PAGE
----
As in other communities, some of the citizen-based initiatives that have evolved around these issues are informed and supported by knowledge & experience drawn from various national and international organizations & resources such as Smart Growth America, Living Cities, Walkable Cities, the International Council for Local Environmental Initiatives (ICLEI), Meeting of the Minds, etc.
Other local initiatives have come from local government, private developers or other influential interests, for example, a bus rapid transit system that will run the length of Central Avenue, a proposed 13,000-acre, 90,000 population “planned community” on the West Mesa outside of Albuquerque, etc.
Some of these initiatives could prove to be deleterious to the Community and some have felt like they were being imposed on the Community over substantial citizen objection. Simultaneously, some of the City’s and County’s most intractable economic and social issues are seemingly being neglected, under-resourced or otherwise inadequately addressed.
The Prospects for a Broad-based Stakeholder Coalition
The time seems ripe to create a broad-based Middle Rio Grande Stakeholder Coalition that includes both formal and informal community leaders from a broad base of local stakeholders. The Coalition could provide the foundation for coalescing interests that have frequently and historically been in conflict with each other, (eg. citizens, city & county government, developers, etc.) around identifying and agreeing upon community priorities, initiatives & strategies. The Coalition’s mission and objectives would be to:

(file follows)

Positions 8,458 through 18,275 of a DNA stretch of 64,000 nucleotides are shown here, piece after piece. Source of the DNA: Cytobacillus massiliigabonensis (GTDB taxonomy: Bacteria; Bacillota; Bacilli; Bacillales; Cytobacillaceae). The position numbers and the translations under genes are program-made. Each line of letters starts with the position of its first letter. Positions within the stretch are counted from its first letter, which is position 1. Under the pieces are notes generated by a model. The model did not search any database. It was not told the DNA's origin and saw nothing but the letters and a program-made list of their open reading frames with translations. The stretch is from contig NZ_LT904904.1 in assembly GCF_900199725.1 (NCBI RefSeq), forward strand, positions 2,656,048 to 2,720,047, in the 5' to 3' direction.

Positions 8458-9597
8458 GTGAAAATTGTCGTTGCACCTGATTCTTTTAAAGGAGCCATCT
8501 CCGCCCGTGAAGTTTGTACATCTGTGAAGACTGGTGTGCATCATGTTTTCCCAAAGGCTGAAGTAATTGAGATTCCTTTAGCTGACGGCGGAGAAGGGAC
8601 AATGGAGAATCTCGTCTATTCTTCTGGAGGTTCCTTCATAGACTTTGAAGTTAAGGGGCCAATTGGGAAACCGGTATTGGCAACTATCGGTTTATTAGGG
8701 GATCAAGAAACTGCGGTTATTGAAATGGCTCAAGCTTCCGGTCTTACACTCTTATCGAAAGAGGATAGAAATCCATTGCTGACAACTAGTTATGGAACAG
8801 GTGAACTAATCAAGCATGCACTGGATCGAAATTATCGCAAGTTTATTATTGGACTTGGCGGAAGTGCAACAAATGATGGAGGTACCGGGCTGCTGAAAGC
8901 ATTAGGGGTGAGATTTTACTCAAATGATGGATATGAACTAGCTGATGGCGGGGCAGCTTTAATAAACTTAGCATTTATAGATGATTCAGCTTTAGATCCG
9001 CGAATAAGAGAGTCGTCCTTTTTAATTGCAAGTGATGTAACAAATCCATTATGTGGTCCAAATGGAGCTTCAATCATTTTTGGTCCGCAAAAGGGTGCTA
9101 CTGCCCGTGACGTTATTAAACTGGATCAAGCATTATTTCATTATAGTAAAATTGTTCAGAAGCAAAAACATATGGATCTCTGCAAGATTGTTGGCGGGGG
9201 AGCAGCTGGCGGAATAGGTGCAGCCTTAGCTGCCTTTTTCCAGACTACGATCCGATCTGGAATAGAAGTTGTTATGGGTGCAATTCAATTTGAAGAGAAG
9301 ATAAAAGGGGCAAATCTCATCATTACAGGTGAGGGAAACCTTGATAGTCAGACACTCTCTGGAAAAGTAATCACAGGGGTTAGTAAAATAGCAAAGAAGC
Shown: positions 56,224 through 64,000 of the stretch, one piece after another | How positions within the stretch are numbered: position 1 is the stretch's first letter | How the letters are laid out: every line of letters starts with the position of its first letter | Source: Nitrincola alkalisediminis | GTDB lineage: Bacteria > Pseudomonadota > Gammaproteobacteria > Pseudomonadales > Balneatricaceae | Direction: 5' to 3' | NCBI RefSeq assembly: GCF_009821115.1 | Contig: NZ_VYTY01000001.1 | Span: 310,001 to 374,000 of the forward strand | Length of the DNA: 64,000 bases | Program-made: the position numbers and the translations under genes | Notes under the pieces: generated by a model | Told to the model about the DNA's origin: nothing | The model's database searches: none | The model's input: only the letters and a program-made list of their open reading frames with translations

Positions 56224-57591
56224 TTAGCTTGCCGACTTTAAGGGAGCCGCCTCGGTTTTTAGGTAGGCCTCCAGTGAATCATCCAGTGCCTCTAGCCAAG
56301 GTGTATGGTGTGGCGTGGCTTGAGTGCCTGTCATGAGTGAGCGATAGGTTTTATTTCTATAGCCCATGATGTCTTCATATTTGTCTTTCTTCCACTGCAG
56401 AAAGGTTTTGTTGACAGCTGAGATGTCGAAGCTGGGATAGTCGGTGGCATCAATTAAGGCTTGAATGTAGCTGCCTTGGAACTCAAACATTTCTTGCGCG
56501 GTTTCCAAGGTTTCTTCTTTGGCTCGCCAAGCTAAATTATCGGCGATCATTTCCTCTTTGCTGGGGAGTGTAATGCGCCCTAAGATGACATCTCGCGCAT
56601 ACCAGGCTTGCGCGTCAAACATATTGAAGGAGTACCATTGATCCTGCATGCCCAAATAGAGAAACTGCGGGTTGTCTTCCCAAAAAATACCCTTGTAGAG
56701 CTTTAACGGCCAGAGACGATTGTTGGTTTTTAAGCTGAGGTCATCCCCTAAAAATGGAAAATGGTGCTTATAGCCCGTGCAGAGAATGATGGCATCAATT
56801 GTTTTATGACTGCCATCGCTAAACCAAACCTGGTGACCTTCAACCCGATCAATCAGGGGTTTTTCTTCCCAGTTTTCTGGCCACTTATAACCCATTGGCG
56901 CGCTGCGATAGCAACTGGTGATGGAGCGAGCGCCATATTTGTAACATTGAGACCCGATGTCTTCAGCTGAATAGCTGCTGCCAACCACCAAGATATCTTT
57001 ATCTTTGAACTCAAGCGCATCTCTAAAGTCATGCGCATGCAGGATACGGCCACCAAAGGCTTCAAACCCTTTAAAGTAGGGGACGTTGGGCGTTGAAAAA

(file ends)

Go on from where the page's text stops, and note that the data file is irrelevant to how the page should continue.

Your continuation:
- Empower and support both formal and informal leadership within the City, County and Region, including citizen-based organizations & stakeholders, in the development & implementation of an agenda for growth and change, as established within the Coalition and at various levels & types of community stakeholder organizations in the Region. Stakeholders would include:
- Spiritual Community
- Indigenous & Ethnic Communities
- City, County & Regional Governments
- Issues-based Community Organizations
- Neighborhood Associations & Coalitions
- Other Citizen-based groups & organizations
- Avoid disempowering any components of the Community or creating hurdles for effective participation by any of them,
Exploration of the feasibility of a broad-based community coalition as described above has been underway since January, 2016 via a series of small group and individual meetings with perceived “leaders of leaders” in the community.